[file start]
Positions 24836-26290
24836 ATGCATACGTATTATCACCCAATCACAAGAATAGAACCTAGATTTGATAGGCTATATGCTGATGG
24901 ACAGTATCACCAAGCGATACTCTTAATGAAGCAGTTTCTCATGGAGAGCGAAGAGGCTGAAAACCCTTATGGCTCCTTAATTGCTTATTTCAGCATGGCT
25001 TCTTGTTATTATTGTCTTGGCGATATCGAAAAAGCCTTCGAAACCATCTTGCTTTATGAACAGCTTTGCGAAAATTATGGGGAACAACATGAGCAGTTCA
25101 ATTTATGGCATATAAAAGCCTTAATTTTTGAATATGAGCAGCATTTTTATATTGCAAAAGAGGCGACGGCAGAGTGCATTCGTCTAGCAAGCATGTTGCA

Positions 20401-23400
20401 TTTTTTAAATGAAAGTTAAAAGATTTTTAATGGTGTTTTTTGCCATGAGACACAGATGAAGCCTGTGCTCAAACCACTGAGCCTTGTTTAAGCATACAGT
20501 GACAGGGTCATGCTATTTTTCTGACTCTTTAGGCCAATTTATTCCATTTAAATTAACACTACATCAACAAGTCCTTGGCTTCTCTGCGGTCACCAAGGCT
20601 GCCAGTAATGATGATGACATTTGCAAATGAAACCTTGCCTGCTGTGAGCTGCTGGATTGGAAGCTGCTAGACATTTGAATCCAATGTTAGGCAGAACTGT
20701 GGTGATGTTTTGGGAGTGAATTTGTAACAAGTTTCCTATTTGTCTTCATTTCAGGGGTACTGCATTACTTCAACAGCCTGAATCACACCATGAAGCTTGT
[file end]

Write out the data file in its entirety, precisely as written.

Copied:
Positions 24836-26290
24836 ATGCATACGTATTATCACCCAATCACAAGAATAGAACCTAGATTTGATAGGCTATATGCTGATGG
24901 ACAGTATCACCAAGCGATACTCTTAATGAAGCAGTTTCTCATGGAGAGCGAAGAGGCTGAAAACCCTTATGGCTCCTTAATTGCTTATTTCAGCATGGCT
25001 TCTTGTTATTATTGTCTTGGCGATATCGAAAAAGCCTTCGAAACCATCTTGCTTTATGAACAGCTTTGCGAAAATTATGGGGAACAACATGAGCAGTTCA
25101 ATTTATGGCATATAAAAGCCTTAATTTTTGAATATGAGCAGCATTTTTATATTGCAAAAGAGGCGACGGCAGAGTGCATTCGTCTAGCAAGCATGTTGCA

Positions 20401-23400
20401 TTTTTTAAATGAAAGTTAAAAGATTTTTAATGGTGTTTTTTGCCATGAGACACAGATGAAGCCTGTGCTCAAACCACTGAGCCTTGTTTAAGCATACAGT
20501 GACAGGGTCATGCTATTTTTCTGACTCTTTAGGCCAATTTATTCCATTTAAATTAACACTACATCAACAAGTCCTTGGCTTCTCTGCGGTCACCAAGGCT
20601 GCCAGTAATGATGATGACATTTGCAAATGAAACCTTGCCTGCTGTGAGCTGCTGGATTGGAAGCTGCTAGACATTTGAATCCAATGTTAGGCAGAACTGT
20701 GGTGATGTTTTGGGAGTGAATTTGTAACAAGTTTCCTATTTGTCTTCATTTCAGGGGTACTGCATTACTTCAACAGCCTGAATCACACCATGAAGCTTGT